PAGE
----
Pregnancy and Constipation


By Dr. Julia Lizy, MBBS (KEMU)

Pregnancy and constipation


Constipation is a common problem in pregnancy. As much as 50% of women suffer from it at some point during pregnancy. Constipation tends to increase as pregnancy advances. 

Constipation is common in early pregnancy. It is considered to be one of the earliest signs of pregnancy, especially when it is accompanied by nausea, dizziness, mood swings and food cravings.


What causes Constipation during pregnancy

There are a number of contributing factors to constipation during pregnancy. 

Increased production of progesterone: This is a hormone which causes intestinal wall muscles to relax, making the colon less capable of peristalsis, the wave-like compressions that move along waste materials.

  • Lack of exercise: Most women relax more during pregnancy. They tend to limit their physical activity to a minimum. This can lead to constipation, or make it worse if it is already present.

  • Iron supplementation: During pregnancy its common to take iron supplements for treating anemia, the iron deficiency that is common during pregnancy. Iron supplements can cause constipation or can make existing constipation more severe. 

  • An enlarged uterus: During pregnancy the uterus gradually expands. Later in pregnancy it can press on intestines and the rectum, restricting the movement of feces, which can lead to constipation.

  • Dehydration: During pregnancy, it is important to drink an adequate amount of water. Decreased water consumption can lead to dehydration, a leading cause of constipation.

  • Pelvic pain: Pelvic pain, which is common during pregnancy, can result in constipation, as there is a tendency to avoid defecation.

  • Stress factors: For women, pregnancy can be stressful. Stress has a direct effect on the colon, causing a decrease in peristalsis. Stool moves more slowly through the colon, more water is extracted from it, and it becomes dry, hard and difficult to pass. 

  • Low fiber diet: As her body changes, a pregnant woman tend to eat differently. Unfortunately, pregnant women eat less fiber rich foods and more foods that can cause constipation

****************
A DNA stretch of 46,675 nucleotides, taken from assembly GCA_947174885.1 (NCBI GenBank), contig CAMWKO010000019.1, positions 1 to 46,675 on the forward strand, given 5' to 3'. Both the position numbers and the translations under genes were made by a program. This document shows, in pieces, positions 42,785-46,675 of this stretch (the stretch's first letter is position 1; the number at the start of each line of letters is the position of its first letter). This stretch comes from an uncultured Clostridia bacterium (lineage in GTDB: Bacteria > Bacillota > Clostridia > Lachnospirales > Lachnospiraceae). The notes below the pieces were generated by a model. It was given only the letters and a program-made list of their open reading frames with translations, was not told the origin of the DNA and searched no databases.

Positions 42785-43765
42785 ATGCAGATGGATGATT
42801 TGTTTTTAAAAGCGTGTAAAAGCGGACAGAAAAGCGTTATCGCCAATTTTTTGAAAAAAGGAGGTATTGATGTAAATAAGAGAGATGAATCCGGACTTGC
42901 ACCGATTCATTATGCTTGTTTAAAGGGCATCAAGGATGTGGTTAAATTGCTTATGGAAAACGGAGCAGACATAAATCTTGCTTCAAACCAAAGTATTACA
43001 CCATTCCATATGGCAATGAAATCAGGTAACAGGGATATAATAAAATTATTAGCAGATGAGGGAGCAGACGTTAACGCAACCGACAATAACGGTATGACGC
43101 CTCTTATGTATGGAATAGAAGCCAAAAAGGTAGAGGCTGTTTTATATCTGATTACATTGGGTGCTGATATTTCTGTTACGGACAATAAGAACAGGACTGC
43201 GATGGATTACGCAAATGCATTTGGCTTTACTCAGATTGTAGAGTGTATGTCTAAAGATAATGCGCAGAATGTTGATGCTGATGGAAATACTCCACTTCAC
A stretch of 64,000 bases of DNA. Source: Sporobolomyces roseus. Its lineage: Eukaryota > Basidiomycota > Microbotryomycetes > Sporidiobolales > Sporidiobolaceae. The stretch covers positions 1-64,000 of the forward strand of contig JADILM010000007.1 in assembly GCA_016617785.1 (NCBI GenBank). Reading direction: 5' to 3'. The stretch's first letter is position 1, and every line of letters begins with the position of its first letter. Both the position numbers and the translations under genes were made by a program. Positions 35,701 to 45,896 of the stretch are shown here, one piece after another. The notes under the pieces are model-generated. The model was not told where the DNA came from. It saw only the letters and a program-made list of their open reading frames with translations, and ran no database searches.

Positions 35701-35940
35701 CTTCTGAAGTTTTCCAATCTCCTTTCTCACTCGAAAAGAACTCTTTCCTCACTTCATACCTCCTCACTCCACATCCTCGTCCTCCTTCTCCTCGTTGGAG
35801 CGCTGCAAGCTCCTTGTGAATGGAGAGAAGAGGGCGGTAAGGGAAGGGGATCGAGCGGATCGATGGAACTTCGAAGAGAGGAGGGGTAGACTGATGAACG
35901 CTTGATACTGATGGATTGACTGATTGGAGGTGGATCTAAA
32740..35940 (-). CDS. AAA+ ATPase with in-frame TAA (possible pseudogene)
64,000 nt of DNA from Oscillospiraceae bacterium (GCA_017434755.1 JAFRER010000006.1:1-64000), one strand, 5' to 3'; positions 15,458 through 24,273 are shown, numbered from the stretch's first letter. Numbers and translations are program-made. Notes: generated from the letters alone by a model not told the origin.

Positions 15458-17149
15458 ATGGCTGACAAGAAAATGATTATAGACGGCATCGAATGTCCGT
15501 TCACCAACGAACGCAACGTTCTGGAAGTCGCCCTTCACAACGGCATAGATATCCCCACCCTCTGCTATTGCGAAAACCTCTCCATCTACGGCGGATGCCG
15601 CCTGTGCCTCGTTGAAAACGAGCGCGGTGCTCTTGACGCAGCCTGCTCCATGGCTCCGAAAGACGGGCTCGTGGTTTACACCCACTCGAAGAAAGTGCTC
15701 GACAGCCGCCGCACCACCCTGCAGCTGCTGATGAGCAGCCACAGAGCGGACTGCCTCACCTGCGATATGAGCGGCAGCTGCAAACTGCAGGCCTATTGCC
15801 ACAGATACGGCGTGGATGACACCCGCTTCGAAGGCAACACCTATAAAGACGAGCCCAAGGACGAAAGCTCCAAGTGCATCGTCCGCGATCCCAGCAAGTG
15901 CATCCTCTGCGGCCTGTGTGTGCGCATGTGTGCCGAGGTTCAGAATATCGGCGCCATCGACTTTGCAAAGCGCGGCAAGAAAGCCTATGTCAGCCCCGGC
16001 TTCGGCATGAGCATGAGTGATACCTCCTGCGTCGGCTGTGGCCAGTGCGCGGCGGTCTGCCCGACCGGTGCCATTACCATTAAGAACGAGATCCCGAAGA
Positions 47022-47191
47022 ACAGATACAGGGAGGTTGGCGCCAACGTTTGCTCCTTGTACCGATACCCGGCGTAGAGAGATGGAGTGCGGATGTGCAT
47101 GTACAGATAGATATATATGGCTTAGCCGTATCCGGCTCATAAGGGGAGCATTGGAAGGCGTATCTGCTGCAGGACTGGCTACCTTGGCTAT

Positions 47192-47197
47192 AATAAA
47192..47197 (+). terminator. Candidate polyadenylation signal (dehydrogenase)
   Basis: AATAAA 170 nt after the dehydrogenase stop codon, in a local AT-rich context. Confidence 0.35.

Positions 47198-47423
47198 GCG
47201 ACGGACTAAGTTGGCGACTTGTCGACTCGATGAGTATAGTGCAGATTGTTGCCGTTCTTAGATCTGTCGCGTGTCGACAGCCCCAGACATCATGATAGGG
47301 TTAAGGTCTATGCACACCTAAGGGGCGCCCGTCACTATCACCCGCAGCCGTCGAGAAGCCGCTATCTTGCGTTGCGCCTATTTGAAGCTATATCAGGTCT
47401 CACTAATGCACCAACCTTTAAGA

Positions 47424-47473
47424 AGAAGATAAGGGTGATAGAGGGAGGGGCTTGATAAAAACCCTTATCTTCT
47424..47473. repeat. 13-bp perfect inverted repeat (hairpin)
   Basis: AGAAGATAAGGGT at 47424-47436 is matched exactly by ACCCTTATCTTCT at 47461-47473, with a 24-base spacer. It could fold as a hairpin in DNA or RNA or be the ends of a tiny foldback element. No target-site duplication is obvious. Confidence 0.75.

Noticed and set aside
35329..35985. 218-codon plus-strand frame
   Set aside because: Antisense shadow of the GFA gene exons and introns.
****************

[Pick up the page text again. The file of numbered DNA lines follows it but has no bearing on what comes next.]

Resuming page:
• In General: Women who are prone to constipation find that, because of the above mentioned factors, they have an even greater problem with constipation during pregnancy. 


Symptoms of constipation during pregnancy

  • Less than three bowel movements per week

  • Hard, dry feces

  • Difficulty in passing stools

  • A feeling of incomplete evacuation, that some stool remains in rectum

  • Occasional bleeding caused by dry, hard stools

  • Rectal fullness due to impacted and dry stools in the rectum, which can also cause a sensation of blockage

  • Abdominal bloating

  • Abdominal cramps and pains

  • Decreased appetite


Does constipation affect the baby?

Constipation usually doesn’t pose a problem for baby, although it may be a problem during delivery.

This is just another reason to find a way to successfully treat before delivery. 


Complications of constipation during pregnancy

Constipation can cause a number of health related issues to women during pregnancy, such as:

  • Hemorrhoids: long term constipation during pregnancy can cause hemorrhoids, (also called piles) which can be troublesome and cause discomfort during the pregnancy and after childbirth.

  • Rectal Bleeding: hard and dry stool which are withhold sometimes can cause rectal bleeding during the defecation process.